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Annapolis Capital Newspaper Archive: July 9, 1986 - Page 1

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Location: Annapolis, Maryland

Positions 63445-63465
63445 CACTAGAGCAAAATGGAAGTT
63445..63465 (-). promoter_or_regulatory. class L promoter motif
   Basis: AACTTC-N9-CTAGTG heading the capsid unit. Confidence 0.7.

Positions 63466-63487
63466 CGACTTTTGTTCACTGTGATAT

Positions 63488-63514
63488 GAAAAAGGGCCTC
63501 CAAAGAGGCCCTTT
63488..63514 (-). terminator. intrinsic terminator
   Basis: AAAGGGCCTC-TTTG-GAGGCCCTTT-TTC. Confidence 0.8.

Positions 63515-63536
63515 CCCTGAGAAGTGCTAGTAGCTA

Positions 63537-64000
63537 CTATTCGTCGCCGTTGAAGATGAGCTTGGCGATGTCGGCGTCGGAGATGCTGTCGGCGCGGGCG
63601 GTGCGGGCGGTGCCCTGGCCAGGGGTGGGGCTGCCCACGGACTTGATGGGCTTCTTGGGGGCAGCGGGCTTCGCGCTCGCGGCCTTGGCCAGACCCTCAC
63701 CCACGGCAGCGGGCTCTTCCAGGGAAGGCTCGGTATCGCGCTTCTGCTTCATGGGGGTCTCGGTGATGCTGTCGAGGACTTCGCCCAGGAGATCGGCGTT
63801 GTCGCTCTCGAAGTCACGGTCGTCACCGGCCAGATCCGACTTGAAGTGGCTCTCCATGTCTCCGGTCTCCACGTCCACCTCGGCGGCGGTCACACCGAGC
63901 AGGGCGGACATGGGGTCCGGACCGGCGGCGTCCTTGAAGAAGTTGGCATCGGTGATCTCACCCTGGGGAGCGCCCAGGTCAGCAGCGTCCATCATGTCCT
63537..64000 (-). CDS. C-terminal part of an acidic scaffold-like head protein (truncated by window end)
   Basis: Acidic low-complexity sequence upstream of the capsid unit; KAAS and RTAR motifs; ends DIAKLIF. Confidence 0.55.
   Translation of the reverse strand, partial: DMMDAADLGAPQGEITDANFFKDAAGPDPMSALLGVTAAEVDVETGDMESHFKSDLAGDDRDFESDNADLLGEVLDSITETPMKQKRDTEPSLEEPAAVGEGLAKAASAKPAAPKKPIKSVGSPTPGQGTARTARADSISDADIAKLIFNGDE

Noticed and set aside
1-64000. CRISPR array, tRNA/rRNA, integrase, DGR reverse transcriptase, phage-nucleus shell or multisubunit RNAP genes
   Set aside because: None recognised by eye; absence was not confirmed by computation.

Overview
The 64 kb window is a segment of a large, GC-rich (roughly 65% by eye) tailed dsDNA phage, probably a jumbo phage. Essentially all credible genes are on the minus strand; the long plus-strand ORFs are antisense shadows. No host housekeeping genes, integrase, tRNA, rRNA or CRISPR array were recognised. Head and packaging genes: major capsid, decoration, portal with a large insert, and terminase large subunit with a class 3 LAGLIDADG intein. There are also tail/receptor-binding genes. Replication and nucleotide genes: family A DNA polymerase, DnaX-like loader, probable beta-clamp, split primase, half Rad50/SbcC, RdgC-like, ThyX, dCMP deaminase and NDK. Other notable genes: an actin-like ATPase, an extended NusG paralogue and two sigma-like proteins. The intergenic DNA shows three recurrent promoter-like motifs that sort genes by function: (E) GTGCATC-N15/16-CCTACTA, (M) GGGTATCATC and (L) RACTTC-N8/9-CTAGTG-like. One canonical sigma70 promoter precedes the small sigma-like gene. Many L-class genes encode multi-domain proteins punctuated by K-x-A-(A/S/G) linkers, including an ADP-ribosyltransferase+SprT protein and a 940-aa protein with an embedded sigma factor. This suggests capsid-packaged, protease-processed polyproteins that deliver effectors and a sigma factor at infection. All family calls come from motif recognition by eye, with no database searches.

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   Capital, The (Newspaper) - July 9, 1986, Annapolis, Maryland                               HOWFLL MICROFILMS P 0 BOX i558 LAUREL Newsroom MD 20707 268.5000 Some relief For aaa page 11. VOL Cl NO. 160 JULY 25 Cents GOOD PONT FORGET EARTH a band specializing in Latin American and African will perform free at 7 tonight at City Dock. Bring chain or blankets for seating. AREA FORMER STATE Sen. Jer- ome Connell is denied early parole. Page 37. CITYSCAPE THE DISCIPLES of Lyndon LaRouche are popping up like summer ragweed. Page 37. KENT ISLAND IT'S MOSQUITO season and people are under attack after sunset. Page 21. DR. GOTT THERE ARE several rea- sons for restlessness in chil- dren. Page IS. FAMILIES SOMETIMES the gravest problem in marriage is a lack of communication. Page 16. CHEF'S CHOICE TERRY PRINCE tells how to enjoy your own party. Page 13. ENTERTAINMENT THE YWCA sponsors a dance-art workshop for chil- dren. Page 34. STATE NO DISCIPLINARY action will be given social workers who handled abuse complaints preceding the death of a young child. Page 4. GASOLINE from a ruptured pipeline flooded a Minnesota street and killing two. Page 2. PRESIDENT REAGAN signed a bill yesterday length- ening daylight-saving time by three weeks. Page 3. SPORTS NAVY CMDR. Rick Murray completes the Liberty-to-Liber- ty Triathlon. Page 25. PEOPLE Hard-boiled detective novel- ist Mickey testifying hi bis ex-wife's second bid to nullify their 1983 said H wes Sherri Spfllane's idea to break op with him after 19 years of marriage. the creator of fie- tioaal detective Mflce testified Monday that he tried to cooperate with his who initiated divorce proceed- ings. He said they agreed on an divorce settlement Sherri who had lead roles in Las Vegas musicals in the early remarried within minutes of the April 1983 divorce and Spillane re- married six months later. She is seeking an annulment of her latest marriage On Las District Judge Myron Leavttt refused again to nullify the divorce. She said she wis unem ployed with little and cited monthly expenses includ- ing for clothing aad for her makeup and nails For a look at other people IE the news ptge 3 LOTTERY Numbers drawn yesterday Three-digit SSI Pick 4 INDEX 4 a Calendar eoiomnt Bdterials Eatertahr read page 41-4i 47 41 ie 1445 11-14 Zl-22 11 11 2S-S3 15 State to seek drought aid HOUM photo FARMER Earl shows his stunted com yesterday to Gov. and agriculture secretary Wayne A. Cawley. Heat turns city into a ghost town By LINDA DUELING Staff Writer There was a noticeable change in downtown Annapolis yesterday as the temperature zoomed past 90 degrees for the' third consecutive day. The usually bustling heart of the city looked like a ghost town. The. heat had forced most people elsewhere to an air-conditioned a public pool or simply home to sit in front of a fan. The p.m. Annapolis tempera- ture was 99 degrees. The sidewalks on the sunny side of Main Street at J p.m. were nearly empty. On the shady a few shoppers walked slowly in and out of air-conditioned stores. tt'f the fceg tiring to Even the those Unlucky enough to visit during a beat acted differently. Hot weather is slow weather. Bartender Tony t works at Uncle Harry's Cafe on State said the heat slowed him down. there were few customers at his outdoor bar. Few wanted to go on walking tours of the city. OK if I don't get any more Mazzoni said. just Visitors were more likely to stop by the tourist office of Historic Annapolis Inc. asking for water than to sign up to spend an hour walking around in the said Eric Gold- a tour guide. Those who did join the walking chance to cool off in the air-ttmdftkmed State House and St. Anne's Church. you know you're in trouble when you tour Picket Gardens and everyone is more interested in the water Goldstein said. Karen a visitor from spent most of the afternoon at the Annapolis Mall. Then she headed downtown to see the sights. ea Page CoL Dixie Is sizzling. Page 2. NAVY NAG Rickover no academy fan By EFFIE COTTMAN Staff Writer He called his alma mater an Coast and an in which adolescence can be continued indefinitely Lore him or hate the Naval Academy will never forget Adm. Hyman G who died yes- terday at his Virginia home Known as the of the nuclear be- gan his 80-year Naval career on the academy's Annapolis campus. Later H became a frequent targef of his sharp-tongued attacks. His style was not universally but the cantan- kerous officer left an indelible mark on the Navy and the lives of those be touched would generally conclude that there are very few neutral people on Adm. Rickover. Be was contro- said James cu- rator of the Naval Academy museum Retired Capt William Sims of THE FATHER of the nuclear Mm. Hymen Q. Mekovar epoke In 1974 at tha Naval 52 But Rickover's recorded com- ments were just as unsettling In be blasted the Naval Academy as East Coast Dis- neyland The next midship- men painted a mural of Snow White and the Seven Dwarfs on a fence at the school ea CeL Annapolis still recalls vividly his first encounter with the Russian- born nuclear expert During an uterview for the Navy's nuclear power Rickover embarrassed and humiliated the young naval officei. you you felt like you had been totally said who tUD doesn't know why he ww accepted into the program. Former President Jimmy Carter also became Rickover fan years after one of those gut-wrenching interviews Applicants recall sitting in a chair with the front tegs cot short to make them feel 01 at although that tale may be rooted more the embellished memories of nervous officers thaa ia fact Rlckow 2. County spending ranks 4th in U.S. BM MTTCHELL Staff Writer Wbea it COSMS to ijiMMlmi Aroadei Ceaatr hitffs oat wtta Ike atf si nailing to a afflea hi Bseal ft per aeraaa thaa aB bet a eeadveted ay city stttt nafaxbM The magazine study reviewed the SO with tike badgets In the United For every woman aad child ia ABM the county sport SMM la fiscal the study shews. Deajate the high county officiate deay Aaae it says is Aaae Araadel Ceaatv is a seattatieated COBB- said Ceaaty Executive 0. James UfMMxer of the tarvey sahs Aaae Anutdel's ranked high oa saeadlag even thfrvgh its population is among the lowest of the counties surveyed The ooaatr's mjtt in- haMtaats pat tt 47th aateaf the counties to aeaalatioa in terms of the amoeat of H per Aaae Araadei aheal af naiUii wUh efttes as Ctteafft. Detroit The high AraadaTs rete as that ajshain services do said eoanty Harm county In Is a very itrong unit of local government Generally the county unit of government to Maryland is re- tpoBSfide for everything from police sad fin protection to the school she said. For Arandel COBB- ty fuads schools and whereas soeae other Matties are not tttfOMMe tor she said The survey also showt Page Cei. Crops are a disaster By JUDI PERLMAN Staff Writer Federal disaster relief sounds good but the only thing farmer Earl Griffith wants for his parched crops is a good dose of rain. going downhill fast. This weather is killing he told Gov. Harry Hughes yesterday as they examined the drought's devastating effects on Griffith's Lothian farm. To help farmers survive the eco- nomic difficulties of what he called worst drought in a 100 Hughes announced that he will ask the federal government for disaster relief. is a crisis to the farmer in Maryland. I've never seen anything like this before. It's an absolute Hughes said. Federal disaster designation would make farmers eligible for low-inter- est emergency feed and other services of the federal government. Hughes asked the state Depart- ment of Agriculture to assess the impact of the drought in each coun- and to step up assistance To especially for soil erosion. The governor also said he will ask lending institutions to and cooperate with farmers who are already in a difficult economic situa- tion of low low yields and lack of export taking al the action we can rather than waiting until the rain falls said who is also a Democratic candidate for the US. Senate. But who has lost virtually all of his almost 70 percent of his com and much of his said a tow-interest loan is not the especially for this year's crops. disaster loan Is not going to help the farmer. You can borrow money at a cheaper rate but most farmers like me are already borrow- ing too much. was better off leaving that on Page CoL Store wars Safeway lease taken to court By DEBRA VIADERO Business Writer The owners of the Eastport Shop- ping Center asked a county judge yesterday to decide if Safeway Stores Inc must replace the store it is closing there with another super- market In papers filed in Circuit Eastport Plaza Limited Partnership asked for an interpretation of the lease and other written agreements between the shopping center and its biggest tenant. The piasa owners want to know whether the California-bawd super- market chain is legally bound to keep a supermarket operating there either by subleasing the square-foot space to a competitor or by keeping its own store open The Eastport Safeway is set to close July 19 Another 17 years remain on the store's tease contend that it says that the space should not only be rented by a supermarket but that ft will be occupied by a ntpennar said C Edward Hartman II. i lawyer for the shopping center own- ers The supermarket has been i fix at the shopping center since it opened to ISO Last Safeway officials announced plans to close the a longtime mooey-loter for the supermarket chain The news prompted protests among Eactport's elderly many of whom walked almost dafly to do their shopping at that Safeway The store was especially Bnpiilar aaNftg rasidiats of Watergate VB- lage. aa complex el aheat l.m reaUeats befeted the sheppiag center Both the County Council and the Cfty have pined rnolnlinii urging Safeway to allow mother It Gel VJ